So, Musk screwed up both pieces of information that he could have easily found out with a bit of simple Googling, and the other by asking some of the people he shouldn’t have fired (though, seriously, both of these things are pretty much common sense).
However, once Allyn started explaining this to Musk, Musk seemed to realize that he’d probably made a mistake.
Musk, in another email, compared NPR to media outlets controlled by governments of other countries, while also admitting “it sounds like” that might not be the case.
“The operating principle at new Twitter is simply fair and equal treatment, so if we label non-US accounts as govt, then we should do the same for US, but it sounds like that might not be accurate here,” he wrote.
It was a turnaround from a tweet he sent hours earlier that the state-affiliated label for NPR “seems accurate.”
But, of course, Musk can’t completely commit to admitting that he fucked up, so over the weekend, he changed the label on NPR from “state-affiliated media” to “government funded” and then later to “government funded media.”
This same label was also applied to the BBC, which seems less than pleased.
The BBC is objecting to a new label describing it as “government funded media” on one of its main Twitter accounts.
The corporation says it is speaking to the social media company about the designation on the @BBC account to “resolve this issue as soon as possible”.
In a statement, it said: “The BBC is, and always has been, independent. We are funded by the British public through the licence fee.”
I mean, to be fair, that “license fee” from the public is effectively mandatory.
But, still, this whole thing makes no sense. Again, there was a reason for the “state-affiliated media” label, which was to protect users from being misled, and giving them useful information for judging the quality of the news source they were encountering.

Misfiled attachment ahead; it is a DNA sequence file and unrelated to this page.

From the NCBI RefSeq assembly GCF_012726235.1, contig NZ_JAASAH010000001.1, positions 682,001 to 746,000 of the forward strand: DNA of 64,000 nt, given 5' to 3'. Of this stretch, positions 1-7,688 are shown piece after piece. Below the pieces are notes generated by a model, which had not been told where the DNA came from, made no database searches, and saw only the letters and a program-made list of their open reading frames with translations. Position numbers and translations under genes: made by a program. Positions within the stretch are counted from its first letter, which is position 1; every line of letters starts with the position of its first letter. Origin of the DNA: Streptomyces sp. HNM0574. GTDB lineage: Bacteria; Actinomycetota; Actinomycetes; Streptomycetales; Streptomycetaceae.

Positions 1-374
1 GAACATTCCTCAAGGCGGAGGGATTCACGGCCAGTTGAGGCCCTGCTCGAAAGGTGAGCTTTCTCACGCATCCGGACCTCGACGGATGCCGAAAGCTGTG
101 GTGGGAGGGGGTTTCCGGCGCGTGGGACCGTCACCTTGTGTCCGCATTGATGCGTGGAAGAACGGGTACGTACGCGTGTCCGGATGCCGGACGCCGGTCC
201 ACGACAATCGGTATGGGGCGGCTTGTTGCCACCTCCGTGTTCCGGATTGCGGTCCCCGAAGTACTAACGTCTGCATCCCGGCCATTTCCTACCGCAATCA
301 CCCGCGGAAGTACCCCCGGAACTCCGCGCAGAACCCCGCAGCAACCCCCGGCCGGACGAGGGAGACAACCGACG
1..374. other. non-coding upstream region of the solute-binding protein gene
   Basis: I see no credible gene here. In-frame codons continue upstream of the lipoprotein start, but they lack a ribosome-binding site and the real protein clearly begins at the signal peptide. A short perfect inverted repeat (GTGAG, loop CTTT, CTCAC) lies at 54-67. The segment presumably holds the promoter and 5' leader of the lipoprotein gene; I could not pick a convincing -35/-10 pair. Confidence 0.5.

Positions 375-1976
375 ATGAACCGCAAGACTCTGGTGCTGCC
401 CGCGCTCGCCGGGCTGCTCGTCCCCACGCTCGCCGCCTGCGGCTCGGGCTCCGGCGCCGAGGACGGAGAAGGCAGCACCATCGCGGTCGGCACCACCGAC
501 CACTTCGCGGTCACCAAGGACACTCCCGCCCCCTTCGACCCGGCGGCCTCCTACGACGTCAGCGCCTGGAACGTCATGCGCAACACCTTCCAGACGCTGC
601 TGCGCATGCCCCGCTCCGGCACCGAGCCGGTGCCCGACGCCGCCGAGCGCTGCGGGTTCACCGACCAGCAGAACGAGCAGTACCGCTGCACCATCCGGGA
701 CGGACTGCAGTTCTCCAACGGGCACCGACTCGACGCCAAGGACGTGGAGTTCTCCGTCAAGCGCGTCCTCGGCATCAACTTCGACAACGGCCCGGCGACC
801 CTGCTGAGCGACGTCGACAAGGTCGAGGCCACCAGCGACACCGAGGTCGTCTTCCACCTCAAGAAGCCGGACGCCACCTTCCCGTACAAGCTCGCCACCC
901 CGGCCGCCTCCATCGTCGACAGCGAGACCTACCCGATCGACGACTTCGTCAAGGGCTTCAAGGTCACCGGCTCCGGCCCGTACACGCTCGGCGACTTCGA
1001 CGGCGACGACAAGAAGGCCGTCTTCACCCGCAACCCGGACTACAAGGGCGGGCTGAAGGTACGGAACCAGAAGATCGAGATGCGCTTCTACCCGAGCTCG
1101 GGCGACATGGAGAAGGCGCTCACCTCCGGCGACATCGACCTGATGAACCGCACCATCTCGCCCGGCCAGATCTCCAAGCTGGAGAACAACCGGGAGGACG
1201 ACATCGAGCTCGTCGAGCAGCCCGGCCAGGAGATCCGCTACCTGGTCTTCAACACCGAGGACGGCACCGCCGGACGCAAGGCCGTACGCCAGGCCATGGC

Musk, of course, still doesn’t seem to grasp the nature of trust and safety and how it’s supposed to be used to increase the feelings of trust and safety of the users of your site. Instead, he views it solely through the lens of how he can use it to help himself and punish those he dislikes, or thinks he needs to dislike.
The “Government Funded Media” label may not sound as sinister as “state-affiliated media” but what purpose does it actually serve? The only thing it does is allow Musk to effectively label the organization as one that has some sort of sketchy government connections.
Though, if that’s the case, shouldn’t Tesla and SpaceX be labeled as “government funded” as well? Tesla, somewhat famously, has relied tremendously on government subsidies to make its cars more affordable. Meanwhile, SpaceX basically only exists because of government funding. People have pointed out Musk’s extreme hypocrisy, in which he regularly attacks the idea of government subsidies, while relying heavily on them, but if the supposed problem is “government funding” needing to be called out, then clearly Tesla and SpaceX qualify.
Indeed, I’m almost wondering if the quick change from “Government Funded” to “Government Funded Media,” was in response to people on Twitter asking why Tesla and SpaceX didn’t get the same label.
Oh, and meanwhile, we should note that Twitter also should be labeled as “Government Funded” and possibly “Government Funded Media,” considering how much money the Saudi government invested in Twitter, and rolled over into the deal when Musk took it over. This has also been subject to many conspiracy theories, most of which are nonsense.
But, considering that Musk labeled NPR based on nonsense conspiracy theories, it seems only fair that he should do the same with his own companies. Either that or admit that just because an organization received some funds or subsidies from the government, it doesn’t make them a government-controlled entity.